CD Dawnrazor (CD 888134),
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  • 1. Intro (The Harmonica Man)
    2. Slow Kill
    3. Laura II
    4. Preacher Man
    5. Volcane (Mr. Jealousy Has Returned)
    6. Vet for the Insane
    7. Secrets
    8. Dust
    9. Reanimator
    10. Power
    11. Tower, The
    12. Dawnrazor
    13. Sequel, The
  • Additional Info
    Manufacturer Part Number (MPN): 6599-2-H13

  • Credits
    ProducerFields Of The Nephilim; Ian OHiggins; Bill Buchanan
    EngineerMartin Stansfield; Stephen Stewart

    This reissue contains songs from DAWNRAZOR, the A and B sides of two 12" singles ("Power" and "Preacher Man"), plus three tracks previously unreleased in the U.S.A.
    Fields Of The Nephilim includes: Carl McCoy (vocals).
    Audio Mixers: John Fryer; Vic Maile.
    Recording information: Lodge, Suffolk, England (02/1987).
    Photographers: Justin Thomas; Richard Stanley; Greg Copeland.
    Unknown Contributor Roles: Paul Wright ; Peter Yates ; Carl McCoy.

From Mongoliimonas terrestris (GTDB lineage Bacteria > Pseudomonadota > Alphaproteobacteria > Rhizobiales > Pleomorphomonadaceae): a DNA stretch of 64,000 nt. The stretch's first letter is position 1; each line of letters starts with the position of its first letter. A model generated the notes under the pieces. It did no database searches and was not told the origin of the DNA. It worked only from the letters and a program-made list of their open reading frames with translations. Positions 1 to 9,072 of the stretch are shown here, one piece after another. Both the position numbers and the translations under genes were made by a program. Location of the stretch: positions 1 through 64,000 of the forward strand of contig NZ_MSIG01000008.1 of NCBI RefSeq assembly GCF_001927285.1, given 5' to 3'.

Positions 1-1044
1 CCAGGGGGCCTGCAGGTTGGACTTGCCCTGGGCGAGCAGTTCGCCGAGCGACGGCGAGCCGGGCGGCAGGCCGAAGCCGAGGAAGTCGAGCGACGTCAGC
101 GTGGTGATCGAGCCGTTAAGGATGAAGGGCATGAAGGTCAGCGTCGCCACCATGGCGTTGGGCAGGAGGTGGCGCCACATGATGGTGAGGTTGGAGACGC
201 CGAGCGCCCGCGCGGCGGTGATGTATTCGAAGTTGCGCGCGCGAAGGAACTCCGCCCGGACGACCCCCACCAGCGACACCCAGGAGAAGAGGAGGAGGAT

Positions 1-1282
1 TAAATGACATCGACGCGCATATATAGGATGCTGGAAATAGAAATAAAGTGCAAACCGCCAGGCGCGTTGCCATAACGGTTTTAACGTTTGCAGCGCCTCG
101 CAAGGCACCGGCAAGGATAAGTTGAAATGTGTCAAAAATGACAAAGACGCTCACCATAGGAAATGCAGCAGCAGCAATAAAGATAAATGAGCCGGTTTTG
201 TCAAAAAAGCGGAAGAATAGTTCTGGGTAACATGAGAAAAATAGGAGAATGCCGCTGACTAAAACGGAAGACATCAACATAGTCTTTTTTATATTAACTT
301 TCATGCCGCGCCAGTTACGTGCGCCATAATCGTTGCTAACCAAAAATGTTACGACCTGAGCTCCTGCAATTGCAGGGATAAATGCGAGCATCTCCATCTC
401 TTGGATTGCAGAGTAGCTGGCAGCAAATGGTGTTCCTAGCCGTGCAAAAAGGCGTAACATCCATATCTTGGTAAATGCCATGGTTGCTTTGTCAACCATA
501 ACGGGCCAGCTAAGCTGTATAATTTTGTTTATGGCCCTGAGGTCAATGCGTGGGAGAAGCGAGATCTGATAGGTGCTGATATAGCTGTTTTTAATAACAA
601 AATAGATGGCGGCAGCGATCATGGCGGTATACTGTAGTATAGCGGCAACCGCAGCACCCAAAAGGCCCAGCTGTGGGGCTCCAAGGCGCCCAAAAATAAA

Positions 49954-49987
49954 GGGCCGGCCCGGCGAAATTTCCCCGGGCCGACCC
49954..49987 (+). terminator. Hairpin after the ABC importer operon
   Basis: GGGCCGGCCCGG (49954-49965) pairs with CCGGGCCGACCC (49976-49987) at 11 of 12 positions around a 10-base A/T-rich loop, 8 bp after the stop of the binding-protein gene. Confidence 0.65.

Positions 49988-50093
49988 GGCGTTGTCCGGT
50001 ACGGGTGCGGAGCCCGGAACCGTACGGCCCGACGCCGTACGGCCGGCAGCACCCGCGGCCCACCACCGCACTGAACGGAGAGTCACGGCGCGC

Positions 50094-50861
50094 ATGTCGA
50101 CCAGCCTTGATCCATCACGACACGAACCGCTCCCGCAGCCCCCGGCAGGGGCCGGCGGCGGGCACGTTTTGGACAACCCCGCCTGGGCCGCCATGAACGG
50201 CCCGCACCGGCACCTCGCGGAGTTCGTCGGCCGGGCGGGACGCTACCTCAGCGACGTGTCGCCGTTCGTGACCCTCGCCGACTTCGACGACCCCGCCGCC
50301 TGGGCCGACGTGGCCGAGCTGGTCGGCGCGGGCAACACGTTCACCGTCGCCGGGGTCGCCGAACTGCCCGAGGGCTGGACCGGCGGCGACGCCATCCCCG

Losing the saxophone player from earlier EPs and taking advantage of better budgets and studios, the Nephilim on their first full album established themselves as serious contenders in the goth world. It certainly didn't hurt having signed to Beggars Banquet, home of such acts as Bauhaus and the Cult, though the more obvious source of the Nephilim's sound at this point was the Sisters of Mercy, various attempts to deny it aside. Like Eldritch's crew, the Nephilim fivesome weren't aiming just for the clad-in-black audience, but at being a great group in general; while that goal wasn't quite achieved on Dawnrazor, the band came very close. With sympathetic and evocative production throughout by Bill Buchanan, the album strongly showcases another chief element of the Nephilim's sound: Ennio Morricone. The at-the-time totally outrageous fusion of smoky, cinematic spaghetti western guitars with the doom-wracked ominous flavor of the music in general, not to mention McCoy's growled invocations of pagan ceremonies and mystic energy, provoked a lot of merriment from outside observers. The Nephilim stuck to their guns, though, and by wisely never cracking a smile on this album, they avoided the cheap ironic way out. Songs here which would become classics in the band's repertoire included the fiery "Preacher Man," which sounds like what would happen if Sergio Leone filmed a Stephen King story; the quick, dark gallop of "Power" (originally a separate single, then added to the album on later pressings); and the slow, powerful build of the title track, featuring McCoy practically calling the demons down on his head. For all of the undeniable musicianship and storming fury of the songs, sometimes things just get a little too goofy for words, as revealed in a classic, unintentionally hilarious lyric by McCoy from "Vet for the Insane": "The flowers in the kitchen...WEEP for you!." ~ Ned Raggett

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